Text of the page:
If marriage is in your near future, you may be considering whether to write up a prenuptial agreement. Depending on your situation, having a prenup may be a good idea.
If a couple is entering into a marriage with considerable individual assets, or if one of the partners owns a business, a prenuptial agreement protects these assets.
Benefits of a prenuptial agreement
According to the U.S. News and World Report, there are numerous benefits to having a prenup, even for couples that do not have a lot to start with. A prenuptial agreement is advantageous for those entering into second marriages, especially if there are children from previous relationships. A prenup is also a good idea if you have family heirlooms, a beloved pet, or a sentimental item that you want to stay in the family.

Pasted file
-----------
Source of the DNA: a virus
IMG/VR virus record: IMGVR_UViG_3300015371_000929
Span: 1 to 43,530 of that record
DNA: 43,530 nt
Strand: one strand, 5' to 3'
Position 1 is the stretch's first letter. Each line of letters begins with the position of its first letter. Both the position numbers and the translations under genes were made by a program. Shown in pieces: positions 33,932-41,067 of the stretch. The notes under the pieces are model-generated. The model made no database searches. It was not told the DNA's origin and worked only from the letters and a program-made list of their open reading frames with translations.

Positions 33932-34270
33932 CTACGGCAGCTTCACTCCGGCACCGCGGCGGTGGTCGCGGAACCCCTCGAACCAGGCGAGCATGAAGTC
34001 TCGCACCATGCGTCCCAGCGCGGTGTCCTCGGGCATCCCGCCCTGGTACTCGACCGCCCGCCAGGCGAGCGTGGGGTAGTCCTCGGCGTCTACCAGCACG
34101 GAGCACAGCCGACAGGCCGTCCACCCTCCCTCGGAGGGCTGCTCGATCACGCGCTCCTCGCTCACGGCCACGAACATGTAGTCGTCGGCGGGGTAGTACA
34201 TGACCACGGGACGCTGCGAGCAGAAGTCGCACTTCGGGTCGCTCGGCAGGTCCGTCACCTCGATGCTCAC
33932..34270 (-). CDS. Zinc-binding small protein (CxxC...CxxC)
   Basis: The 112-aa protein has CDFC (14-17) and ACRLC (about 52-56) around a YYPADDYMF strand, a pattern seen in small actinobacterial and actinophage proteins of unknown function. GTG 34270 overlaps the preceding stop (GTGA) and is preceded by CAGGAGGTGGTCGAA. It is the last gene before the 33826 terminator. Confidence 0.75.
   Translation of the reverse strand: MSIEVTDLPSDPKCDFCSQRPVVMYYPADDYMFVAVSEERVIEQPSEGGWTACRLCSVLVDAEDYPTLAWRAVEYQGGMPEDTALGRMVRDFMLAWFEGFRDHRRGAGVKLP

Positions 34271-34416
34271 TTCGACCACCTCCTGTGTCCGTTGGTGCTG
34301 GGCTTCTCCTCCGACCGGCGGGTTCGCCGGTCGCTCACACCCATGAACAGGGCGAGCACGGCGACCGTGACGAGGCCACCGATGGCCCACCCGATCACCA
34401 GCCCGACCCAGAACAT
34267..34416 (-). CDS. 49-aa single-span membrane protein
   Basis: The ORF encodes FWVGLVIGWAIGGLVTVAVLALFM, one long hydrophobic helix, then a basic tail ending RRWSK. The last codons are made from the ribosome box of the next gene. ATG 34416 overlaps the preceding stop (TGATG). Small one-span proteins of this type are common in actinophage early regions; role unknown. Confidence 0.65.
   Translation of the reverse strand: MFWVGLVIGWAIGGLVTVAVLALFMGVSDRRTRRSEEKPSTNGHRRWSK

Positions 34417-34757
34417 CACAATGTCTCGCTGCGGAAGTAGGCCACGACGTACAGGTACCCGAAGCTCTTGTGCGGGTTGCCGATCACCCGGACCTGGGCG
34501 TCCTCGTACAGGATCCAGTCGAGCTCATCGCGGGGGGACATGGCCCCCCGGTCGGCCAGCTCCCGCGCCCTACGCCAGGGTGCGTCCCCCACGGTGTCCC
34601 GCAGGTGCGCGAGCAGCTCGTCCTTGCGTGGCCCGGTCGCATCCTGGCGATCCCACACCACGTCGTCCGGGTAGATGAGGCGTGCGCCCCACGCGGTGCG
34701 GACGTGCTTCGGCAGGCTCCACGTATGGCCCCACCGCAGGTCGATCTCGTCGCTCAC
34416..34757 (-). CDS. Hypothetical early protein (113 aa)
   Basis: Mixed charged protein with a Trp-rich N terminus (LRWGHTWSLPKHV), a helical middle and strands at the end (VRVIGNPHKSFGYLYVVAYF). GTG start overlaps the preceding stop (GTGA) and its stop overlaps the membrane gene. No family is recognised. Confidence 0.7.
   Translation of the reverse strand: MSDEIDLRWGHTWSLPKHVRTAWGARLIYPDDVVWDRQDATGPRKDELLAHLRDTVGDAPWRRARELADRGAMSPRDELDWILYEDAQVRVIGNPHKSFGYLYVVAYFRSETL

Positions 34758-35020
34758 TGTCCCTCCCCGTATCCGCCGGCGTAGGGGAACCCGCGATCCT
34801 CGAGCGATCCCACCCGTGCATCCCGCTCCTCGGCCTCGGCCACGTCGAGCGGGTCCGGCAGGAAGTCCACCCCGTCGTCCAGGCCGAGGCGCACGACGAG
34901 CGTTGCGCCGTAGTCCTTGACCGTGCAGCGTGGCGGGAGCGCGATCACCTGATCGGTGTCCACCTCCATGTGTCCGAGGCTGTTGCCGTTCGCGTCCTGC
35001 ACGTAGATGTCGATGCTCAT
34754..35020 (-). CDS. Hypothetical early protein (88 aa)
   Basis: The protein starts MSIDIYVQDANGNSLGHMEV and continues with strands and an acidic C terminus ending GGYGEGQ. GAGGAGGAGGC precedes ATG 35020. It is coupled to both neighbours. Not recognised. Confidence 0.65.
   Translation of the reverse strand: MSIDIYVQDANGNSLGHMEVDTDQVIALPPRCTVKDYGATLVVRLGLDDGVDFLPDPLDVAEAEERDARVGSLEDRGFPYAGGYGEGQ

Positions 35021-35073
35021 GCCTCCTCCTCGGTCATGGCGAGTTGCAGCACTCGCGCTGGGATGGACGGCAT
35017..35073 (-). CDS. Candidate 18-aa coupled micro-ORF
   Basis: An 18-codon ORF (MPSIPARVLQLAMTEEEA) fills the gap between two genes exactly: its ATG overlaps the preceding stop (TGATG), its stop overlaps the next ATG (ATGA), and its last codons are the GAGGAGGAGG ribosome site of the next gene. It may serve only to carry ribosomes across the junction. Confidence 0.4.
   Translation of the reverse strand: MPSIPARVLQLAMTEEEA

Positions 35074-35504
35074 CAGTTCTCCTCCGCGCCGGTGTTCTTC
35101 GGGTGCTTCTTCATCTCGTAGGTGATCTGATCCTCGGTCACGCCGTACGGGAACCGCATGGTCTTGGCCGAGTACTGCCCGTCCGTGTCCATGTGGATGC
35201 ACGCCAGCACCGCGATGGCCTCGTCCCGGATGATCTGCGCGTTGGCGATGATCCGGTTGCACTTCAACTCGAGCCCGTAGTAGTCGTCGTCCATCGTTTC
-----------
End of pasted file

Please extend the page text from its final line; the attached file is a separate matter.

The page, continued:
Although a prenuptial agreement protects individual assets, it is also beneficial if one or both future spouses have significant debt, because it prevents one spouse from being responsible for any of the debt in the event of divorce.
Some couples want to avoid discussing a prenuptial agreement because they think it increases the chances of divorce. However, discussing items that normally go into a prenup can make the couple stronger. It forces them to talk about hard financial issues and gives each partner an idea of how the other one handles finances. It encourages full transparency.
What to include in a prenuptial agreement
FindLaw discusses some common elements found in prenuptial agreements:
- Debt protection
- Separate and marital property distinctions
- Property distribution upon divorce
- Spousal responsibilities descriptions
- Inheritance protections
- Estate plan protections
A prenup cannot outline issues regarding child custody or support. Some states do not allow a waiver of alimony rights. The agreement also cannot contain provisions that encourage divorce or contain anything illegal.